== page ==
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Rebuilding a Real Economy: Unleashing Engineering Innovation - Summary of a Forum Prospects Despite the many challenges confronting the United States, the panelists were generally optimistic about the nation’s prospects. Tan observed that from an outsider’s perspective, the United States retains unique strengths. “Non-Americans are usually much more optimistic for America than Americans,” he said. “People [in the United States] are more focused on short-term problems and forget the resilience and diversity and strength of American business and American society.” Despite the difficult problems facing the United States, the country still represents the largest single destination of Singapore’s investments. “There is no other country in the world with a depth of markets and a breadth of markets where you can deploy large sums of money.” The United States has a unique strength—the ability to attract large numbers of the brightest people in the world…. this is a key to American success…. Tony Tan The United States has another unique strength that no other country shares, said Tan—the ability to attract to its shores large numbers of the brightest people in the world. These talented and ambitious people work in universities and corporations and bring their skills and persistence to their adopted country. “I think that this is a key to American success over the centuries.” Many of the industries in which innovation and growth will be strongest can already be identified, said Estrin, particularly in energy science and technology, health care, and education. Many of the panelists were especially encouraged by rapid recent progress in the life sciences. The ability to sequence human genomes quickly and cheaply “is going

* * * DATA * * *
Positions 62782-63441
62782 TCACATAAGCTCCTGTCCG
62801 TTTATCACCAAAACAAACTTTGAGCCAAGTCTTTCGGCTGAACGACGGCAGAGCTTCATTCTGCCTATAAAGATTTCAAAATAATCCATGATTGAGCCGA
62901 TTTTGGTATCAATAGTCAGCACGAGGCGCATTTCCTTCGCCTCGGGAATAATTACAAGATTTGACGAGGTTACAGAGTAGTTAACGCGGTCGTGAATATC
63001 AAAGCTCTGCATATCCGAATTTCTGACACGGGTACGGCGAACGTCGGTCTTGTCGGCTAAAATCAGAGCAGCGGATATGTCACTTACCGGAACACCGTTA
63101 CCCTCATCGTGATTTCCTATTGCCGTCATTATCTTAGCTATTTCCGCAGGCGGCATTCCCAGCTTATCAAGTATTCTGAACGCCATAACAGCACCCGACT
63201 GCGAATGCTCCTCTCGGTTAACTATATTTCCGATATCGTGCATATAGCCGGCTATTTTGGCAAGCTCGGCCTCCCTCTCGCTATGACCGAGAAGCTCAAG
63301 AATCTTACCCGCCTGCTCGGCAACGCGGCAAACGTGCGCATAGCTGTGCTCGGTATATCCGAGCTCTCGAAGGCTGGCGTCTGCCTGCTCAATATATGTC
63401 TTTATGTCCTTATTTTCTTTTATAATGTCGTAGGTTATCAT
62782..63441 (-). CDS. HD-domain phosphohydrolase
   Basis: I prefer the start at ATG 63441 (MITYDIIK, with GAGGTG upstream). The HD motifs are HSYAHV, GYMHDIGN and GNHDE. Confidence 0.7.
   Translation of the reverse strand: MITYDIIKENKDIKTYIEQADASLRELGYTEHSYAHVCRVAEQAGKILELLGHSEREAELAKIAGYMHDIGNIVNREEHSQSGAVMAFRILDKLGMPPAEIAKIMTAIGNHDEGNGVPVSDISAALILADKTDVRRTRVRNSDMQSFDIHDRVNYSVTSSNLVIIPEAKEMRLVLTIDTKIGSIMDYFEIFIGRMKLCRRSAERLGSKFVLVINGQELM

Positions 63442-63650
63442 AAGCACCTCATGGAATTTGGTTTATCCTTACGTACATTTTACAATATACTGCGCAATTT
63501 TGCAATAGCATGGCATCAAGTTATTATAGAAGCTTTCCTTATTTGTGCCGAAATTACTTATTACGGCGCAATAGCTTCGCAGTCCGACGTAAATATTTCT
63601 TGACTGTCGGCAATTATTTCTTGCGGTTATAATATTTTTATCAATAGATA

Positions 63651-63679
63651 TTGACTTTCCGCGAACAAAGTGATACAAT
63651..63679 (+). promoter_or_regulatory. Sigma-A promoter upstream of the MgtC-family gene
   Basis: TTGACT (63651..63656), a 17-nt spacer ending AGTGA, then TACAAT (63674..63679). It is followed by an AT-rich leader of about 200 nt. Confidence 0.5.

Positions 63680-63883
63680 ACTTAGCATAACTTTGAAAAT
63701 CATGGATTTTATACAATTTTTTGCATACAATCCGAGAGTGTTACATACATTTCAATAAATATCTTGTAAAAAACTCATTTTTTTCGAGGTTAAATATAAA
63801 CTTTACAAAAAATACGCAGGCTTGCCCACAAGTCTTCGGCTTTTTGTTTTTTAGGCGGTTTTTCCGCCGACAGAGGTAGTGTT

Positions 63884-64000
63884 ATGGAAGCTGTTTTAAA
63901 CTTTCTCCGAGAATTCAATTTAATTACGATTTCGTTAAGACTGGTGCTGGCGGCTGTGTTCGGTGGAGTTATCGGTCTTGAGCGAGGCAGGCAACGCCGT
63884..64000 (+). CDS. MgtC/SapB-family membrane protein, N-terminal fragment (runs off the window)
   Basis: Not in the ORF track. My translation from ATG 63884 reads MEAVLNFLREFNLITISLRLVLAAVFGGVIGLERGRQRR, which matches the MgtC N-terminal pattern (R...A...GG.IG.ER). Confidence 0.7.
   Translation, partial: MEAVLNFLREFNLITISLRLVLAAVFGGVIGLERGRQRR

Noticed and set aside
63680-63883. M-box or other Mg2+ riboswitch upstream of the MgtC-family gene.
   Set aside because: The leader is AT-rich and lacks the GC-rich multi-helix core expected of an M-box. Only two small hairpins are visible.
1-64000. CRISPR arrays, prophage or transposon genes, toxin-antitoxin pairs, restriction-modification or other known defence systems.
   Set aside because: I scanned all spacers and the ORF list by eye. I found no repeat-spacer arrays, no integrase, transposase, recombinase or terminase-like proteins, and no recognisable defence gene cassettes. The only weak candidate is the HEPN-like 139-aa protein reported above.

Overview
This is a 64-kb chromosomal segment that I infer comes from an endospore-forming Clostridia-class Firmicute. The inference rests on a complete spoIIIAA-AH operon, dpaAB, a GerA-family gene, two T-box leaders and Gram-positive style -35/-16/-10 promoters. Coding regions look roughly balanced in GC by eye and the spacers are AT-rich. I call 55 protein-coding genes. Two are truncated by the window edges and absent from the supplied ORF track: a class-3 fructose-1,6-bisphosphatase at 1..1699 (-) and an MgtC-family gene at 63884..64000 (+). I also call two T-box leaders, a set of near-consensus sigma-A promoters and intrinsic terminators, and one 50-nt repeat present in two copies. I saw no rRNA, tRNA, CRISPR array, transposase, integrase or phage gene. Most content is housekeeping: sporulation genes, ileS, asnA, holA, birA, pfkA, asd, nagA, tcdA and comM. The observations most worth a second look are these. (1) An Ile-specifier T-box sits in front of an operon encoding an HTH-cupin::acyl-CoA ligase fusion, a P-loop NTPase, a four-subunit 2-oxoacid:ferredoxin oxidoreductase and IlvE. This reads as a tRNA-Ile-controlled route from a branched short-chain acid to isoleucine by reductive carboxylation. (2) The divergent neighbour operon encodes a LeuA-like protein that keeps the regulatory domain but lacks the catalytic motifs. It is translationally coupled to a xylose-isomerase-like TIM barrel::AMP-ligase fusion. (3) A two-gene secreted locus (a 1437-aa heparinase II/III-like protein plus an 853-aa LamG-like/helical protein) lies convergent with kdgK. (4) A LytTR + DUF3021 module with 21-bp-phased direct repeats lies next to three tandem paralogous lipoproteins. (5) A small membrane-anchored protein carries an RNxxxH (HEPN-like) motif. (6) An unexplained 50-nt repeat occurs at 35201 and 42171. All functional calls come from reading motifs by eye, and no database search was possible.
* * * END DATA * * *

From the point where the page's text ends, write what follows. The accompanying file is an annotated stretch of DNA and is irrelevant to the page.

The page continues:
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Rebuilding a Real Economy: Unleashing Engineering Innovation - Summary of a Forum to revolutionize medicine, making it preventative and predictive,” said Diamandis. According to Koonin, the interface between biology and energy will be “incredibly fertile.” The combination of chemistry with biotechnology will make it possible “to solve problems that we couldn’t solve before,” said Holliday. “There is no other country close to where we are today.” The U.S. government has demonstrated its ability to cope with major problems. The government gave out more than a trillion dollars in a short period to bail out floundering banks because the industry was failing. “The crisis we are talking about today is a more serious long-term crisis than the one we just dealt with,” said Holliday. “Somehow we have to muster the attention.” “Every challenge and every problem … we face on this planet can … be solved by the passionate and committed human mind.” Peter Diamandis One major challenge in capturing the attention of the government and voting public is to foster long-term rather than short-term perspectives. The stimulus funding was designed to have an immediate impact, whereas innovation may not create new jobs for several years. “But we have to start today, because if we keep waiting, we keep delaying that process,” said Estrin. “We don’t as a country think long term.” Many engineers were heavily influenced by the Apollo project, Diamandis pointed out, and the lessons of the Apollo project can still inspire the American public, just as they inspired him when he was a boy. “Every challenge and every problem that we face on this planet can in fact be solved by the passionate and committed human mind.”